FERC last Wednesday rejected a rehearing request seeking to reinstate a preexisting statute of limitations for parties to bring complaints alleging violation of the agency's new regulations targeting manipulation in the natural gas and electricity markets.
Rosemead, CA-based Edison International power generation affiliates, Edison Mission Energy, Edison Mission Marketing & Trading Inc. and Midwest Generation EME LLC, asked the Federal Energy Regulatory Commission to adopt a pre-existing 90-day limitation on complaints or enforcement actions as part of its more modern and broader anti-manipulation rule (Order 670), which was adopted in January.
The pre-existing time limitation under FERC's former market behavior rules required parties to bring a complaint within 90 days from the end of the calendar quarter in which a violation was alleged to have occurred, unless a complainant could show that it was unaware of the behavior that formed the basis for its complaint within that time period. The Commission rescinded the 90-day limit in February as part of its housecleaning effort to make way for the new anti-manipulation regulations.
The Edison International affiliates argued that the Commission failed to justify its reason for extending the statute of limitations to five years from the prior 90-day period. At the very least, FERC should have adopted a one-year limitation for bringing complaints under the updated anti-manipulation rule, which was patterned after the Securities and Exchange Commission's (SEC) regulation prohibiting manipulation and fraud in the securities industry.
The agency's new anti-manipulation regulations, which are based on the SEC's Rule 10b-5 that implements the requirements of the Securities and Exchange Act of 1934, make it illegal for any entity, directly or indirectly, in connection with the purchase or sale of natural gas or electric energy, or in providing transmission or transportation services subject to FERC regulation, to do the following: 1) defraud using any device, scheme or artifice; 2) make a false statement of material fact or omit a material fact; or 3) engage in any act, practice or course of business that operates or would operate as a fraud or deceit.
FERC took issue with the Edison affiliates' claim that it set a five-year statute of limitations in the anti-manipulation rule. "To the contrary, we explicitly said that the 'Commission declines to designate a statute of limitations or otherwise adopt an arbitrary time limitation on complaints or enforcement actions that may arise'" under the Natural Gas Act (NGA) and Federal Power Act (FPA), the order said [RM06-3-001]. Both the NGA and FPA are silent on the issue of statute of limitations, it said. As a result FERC is limited to the five-year statute of limitations found in the federal code when it seeks civil penalties for violation of its regulations, the agency noted.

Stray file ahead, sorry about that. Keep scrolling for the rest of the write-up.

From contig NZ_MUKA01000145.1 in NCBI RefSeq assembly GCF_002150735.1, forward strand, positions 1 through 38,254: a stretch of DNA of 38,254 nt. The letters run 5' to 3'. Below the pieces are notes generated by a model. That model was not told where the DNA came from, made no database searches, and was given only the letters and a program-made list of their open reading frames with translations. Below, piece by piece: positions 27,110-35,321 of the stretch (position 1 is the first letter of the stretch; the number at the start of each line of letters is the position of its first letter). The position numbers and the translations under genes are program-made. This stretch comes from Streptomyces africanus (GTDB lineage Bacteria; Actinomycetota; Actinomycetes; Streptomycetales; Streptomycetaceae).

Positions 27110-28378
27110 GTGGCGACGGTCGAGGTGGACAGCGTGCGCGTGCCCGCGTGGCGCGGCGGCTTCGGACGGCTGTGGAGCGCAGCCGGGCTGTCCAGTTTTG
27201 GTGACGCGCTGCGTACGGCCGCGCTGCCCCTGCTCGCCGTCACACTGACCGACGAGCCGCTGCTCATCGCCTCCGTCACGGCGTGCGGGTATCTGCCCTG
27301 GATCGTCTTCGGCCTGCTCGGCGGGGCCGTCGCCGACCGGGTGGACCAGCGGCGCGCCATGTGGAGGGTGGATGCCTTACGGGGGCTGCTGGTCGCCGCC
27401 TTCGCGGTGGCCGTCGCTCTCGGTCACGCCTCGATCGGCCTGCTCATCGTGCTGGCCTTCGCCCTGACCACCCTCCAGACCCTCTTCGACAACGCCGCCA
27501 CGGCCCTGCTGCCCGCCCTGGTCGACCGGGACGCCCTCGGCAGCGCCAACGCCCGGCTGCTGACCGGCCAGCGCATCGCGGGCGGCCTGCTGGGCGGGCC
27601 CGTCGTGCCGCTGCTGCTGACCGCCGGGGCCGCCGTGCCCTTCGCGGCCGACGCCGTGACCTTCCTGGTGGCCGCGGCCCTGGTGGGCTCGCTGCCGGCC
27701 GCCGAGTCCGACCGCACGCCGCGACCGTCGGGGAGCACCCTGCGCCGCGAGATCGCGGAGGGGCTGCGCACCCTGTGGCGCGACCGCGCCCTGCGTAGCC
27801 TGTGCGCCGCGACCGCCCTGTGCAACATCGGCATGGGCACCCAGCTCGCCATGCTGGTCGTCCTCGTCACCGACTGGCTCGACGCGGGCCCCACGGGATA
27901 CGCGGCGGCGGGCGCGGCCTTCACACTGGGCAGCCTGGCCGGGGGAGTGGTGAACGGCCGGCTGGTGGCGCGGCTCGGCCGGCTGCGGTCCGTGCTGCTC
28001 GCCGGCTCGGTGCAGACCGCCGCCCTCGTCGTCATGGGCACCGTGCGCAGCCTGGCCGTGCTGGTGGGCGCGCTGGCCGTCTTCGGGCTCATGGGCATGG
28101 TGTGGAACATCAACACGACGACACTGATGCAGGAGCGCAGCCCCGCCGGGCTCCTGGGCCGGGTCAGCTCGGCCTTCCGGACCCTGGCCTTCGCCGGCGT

The Commission also disputed the Edison affiliates' claim that the issue of the statute of limitations was not discussed prior to Order 670 being adopted. "Other parties commented on the time limitation appropriate for the new rule, including one party that specifically urged use of the 90-day period [that Edison] now advocates. Accordingly, [Edison] was on notice that the issue had been raised."
In addition, the agency dismissed the Edison affiliates' request for an alternative one-year statute of limitations to bring complaints, which FERC noted only applied to the private rights of action under SEC Rule 10b-5. And it rejected the affiliates' request for a technical conference on the issue.
"The Commission commenced this proceeding five months ago, and provided ample opportunity for the public to participate. [Edison], which chose not to participate directly, is now the only party seeking rehearing or asking for a technical conference. The Commission sees no reason to expend the agency's or the industry's resources to hold a conference. In our view, Order 670 provides the industry with adequate guidance as to how the new anti-manipulation rule will operate."
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